At the same time, the U.S. BEAD Program also wants to make Internet for all affordable. As a result, affordability is as much a priority as accessibility when it comes to the program. One of the requirements of program is that all participate in the FCC’s Affordable Connect Program. This program reduces eligible low-income households a $30 per month subsidy discount off their Internet services. At the same time, the U.S. BEAD Program also wants to increase proposals from states and participants to keep costs low. This too allows Internet for all at the lowest rates possible, thus advancing access also. While jobs and manufacturing are additional objectives, access and affordability are by far the most important priorities.
Participant Requirements for Funding
As noted, one of the key requirements for any projects under the U.S. BEAD Program relates to affordability. Participation in the FCC’s Affordability Connect Program is a must. But other additional requirements also exist, including those related to the performance of the networks themselves. One of the notable caveats is that projects must deliver Internet services with data caps that might restrict accessibility. These same networks must also provide reliable speeds that is at least 100/20 Mbps without choppiness or buffering. And networks cannot exceed 48 hours of outages annually unless related to a natural disaster. This is how the program plans to use its funding to establish higher quality Internet for all and not just mediocre service.
The U.S. BEAD Program also has some additional requirements that go beyond performance issues. Participants in these projects must also develop effective cybersecurity measures to prevent hacking into the systems. They similarly must have supply chain risk management plans to address potential issues that could affect service. Projects must also provide extensive support services that include access to needed devices and adequate user training. Public service campaigns are also a part of the programs requirements to promote awareness. Given this, it is evident that the billions of dollars in funding aren’t being awarded haphazardly. Only projects that demonstrate adherence to these requirements will actually receive Internet for all grants.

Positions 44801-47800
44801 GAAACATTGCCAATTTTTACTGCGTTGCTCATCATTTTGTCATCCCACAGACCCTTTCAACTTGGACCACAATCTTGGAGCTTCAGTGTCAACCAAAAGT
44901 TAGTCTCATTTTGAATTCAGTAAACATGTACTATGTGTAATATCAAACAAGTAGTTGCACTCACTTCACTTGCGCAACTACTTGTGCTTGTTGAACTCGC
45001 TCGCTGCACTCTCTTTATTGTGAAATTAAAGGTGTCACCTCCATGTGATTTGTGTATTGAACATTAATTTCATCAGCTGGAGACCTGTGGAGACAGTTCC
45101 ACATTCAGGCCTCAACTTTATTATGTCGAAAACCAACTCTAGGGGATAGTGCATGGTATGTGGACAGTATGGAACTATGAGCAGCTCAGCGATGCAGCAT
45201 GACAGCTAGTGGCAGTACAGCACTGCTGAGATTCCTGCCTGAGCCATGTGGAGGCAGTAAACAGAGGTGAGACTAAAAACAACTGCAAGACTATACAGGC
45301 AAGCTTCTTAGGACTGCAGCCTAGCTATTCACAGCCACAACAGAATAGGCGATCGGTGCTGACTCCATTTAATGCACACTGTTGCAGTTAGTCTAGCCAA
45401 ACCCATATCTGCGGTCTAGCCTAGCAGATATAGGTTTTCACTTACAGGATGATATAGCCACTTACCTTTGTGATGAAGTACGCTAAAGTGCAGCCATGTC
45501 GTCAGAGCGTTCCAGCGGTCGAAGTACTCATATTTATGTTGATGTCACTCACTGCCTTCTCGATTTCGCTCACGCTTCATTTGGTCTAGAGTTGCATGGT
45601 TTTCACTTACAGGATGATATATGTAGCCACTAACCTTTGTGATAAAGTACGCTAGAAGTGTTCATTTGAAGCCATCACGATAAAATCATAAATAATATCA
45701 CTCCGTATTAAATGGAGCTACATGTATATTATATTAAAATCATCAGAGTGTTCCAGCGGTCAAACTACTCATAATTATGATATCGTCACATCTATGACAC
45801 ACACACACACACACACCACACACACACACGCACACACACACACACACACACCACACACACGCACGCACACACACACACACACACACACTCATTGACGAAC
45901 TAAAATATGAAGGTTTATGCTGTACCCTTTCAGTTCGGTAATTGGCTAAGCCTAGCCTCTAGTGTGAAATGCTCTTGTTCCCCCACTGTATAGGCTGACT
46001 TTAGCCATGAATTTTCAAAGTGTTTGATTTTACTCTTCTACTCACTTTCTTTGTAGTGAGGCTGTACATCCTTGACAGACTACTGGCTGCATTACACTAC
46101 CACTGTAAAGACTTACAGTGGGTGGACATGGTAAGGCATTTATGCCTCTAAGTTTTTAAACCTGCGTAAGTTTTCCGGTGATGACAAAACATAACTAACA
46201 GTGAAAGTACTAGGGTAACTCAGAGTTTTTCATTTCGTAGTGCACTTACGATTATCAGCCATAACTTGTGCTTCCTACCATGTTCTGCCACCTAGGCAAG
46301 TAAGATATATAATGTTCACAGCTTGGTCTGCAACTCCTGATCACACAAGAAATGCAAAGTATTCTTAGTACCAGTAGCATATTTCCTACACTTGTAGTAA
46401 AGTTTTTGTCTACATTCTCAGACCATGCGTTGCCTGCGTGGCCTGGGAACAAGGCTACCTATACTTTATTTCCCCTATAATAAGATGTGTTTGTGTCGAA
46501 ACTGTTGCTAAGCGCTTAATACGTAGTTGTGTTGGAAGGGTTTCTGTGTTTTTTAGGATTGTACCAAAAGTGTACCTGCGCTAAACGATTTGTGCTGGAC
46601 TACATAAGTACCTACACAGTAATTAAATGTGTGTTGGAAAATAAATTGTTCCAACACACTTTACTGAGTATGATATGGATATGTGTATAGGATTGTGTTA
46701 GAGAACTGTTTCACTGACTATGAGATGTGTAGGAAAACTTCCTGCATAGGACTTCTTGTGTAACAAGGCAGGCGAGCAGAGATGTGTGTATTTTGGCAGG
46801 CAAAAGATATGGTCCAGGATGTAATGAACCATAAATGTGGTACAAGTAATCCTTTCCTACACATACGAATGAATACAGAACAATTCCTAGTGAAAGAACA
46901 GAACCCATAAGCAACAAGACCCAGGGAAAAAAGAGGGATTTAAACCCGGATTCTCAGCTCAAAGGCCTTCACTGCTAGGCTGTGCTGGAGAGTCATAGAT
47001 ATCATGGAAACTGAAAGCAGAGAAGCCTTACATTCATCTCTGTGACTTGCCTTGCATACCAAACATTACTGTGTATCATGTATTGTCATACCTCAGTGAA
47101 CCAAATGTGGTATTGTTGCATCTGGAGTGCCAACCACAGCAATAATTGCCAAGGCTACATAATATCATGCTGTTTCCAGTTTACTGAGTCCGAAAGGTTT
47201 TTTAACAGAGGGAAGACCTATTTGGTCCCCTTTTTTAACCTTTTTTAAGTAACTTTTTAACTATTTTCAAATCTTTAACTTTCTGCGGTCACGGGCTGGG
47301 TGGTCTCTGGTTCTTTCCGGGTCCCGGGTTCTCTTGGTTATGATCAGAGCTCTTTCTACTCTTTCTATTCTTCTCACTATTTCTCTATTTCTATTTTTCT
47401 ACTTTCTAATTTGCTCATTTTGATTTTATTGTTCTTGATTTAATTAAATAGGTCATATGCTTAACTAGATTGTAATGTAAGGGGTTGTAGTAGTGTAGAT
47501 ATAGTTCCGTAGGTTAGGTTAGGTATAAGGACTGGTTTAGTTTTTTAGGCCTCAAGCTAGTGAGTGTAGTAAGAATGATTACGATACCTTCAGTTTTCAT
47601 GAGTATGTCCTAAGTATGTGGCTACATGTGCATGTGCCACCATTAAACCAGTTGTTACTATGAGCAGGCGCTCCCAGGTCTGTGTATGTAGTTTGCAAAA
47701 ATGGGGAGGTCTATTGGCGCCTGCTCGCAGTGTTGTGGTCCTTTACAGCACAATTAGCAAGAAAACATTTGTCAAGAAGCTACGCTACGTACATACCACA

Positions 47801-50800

Moving Forward Fast
Overall, the U.S. BEAD Program is designed to provide end-users with quality Internet services within a period of four years. States must submit letters of intent, provide five-year project plans, and also create initial proposals as well. From there, they must also describe how these proposals will be implemented over the four-year period. Notably, states will be relying on qualified businesses and vendors to assists with these efforts. And companies with advanced expertise in network engineering, cybersecurity, data center services, and field support will excel. Based on U.S. BEAD Program’s structure, it would appear that Internet for all is not only feasible but probable. And in all likelihood, this program will quickly launch the nation ahead for decades to come.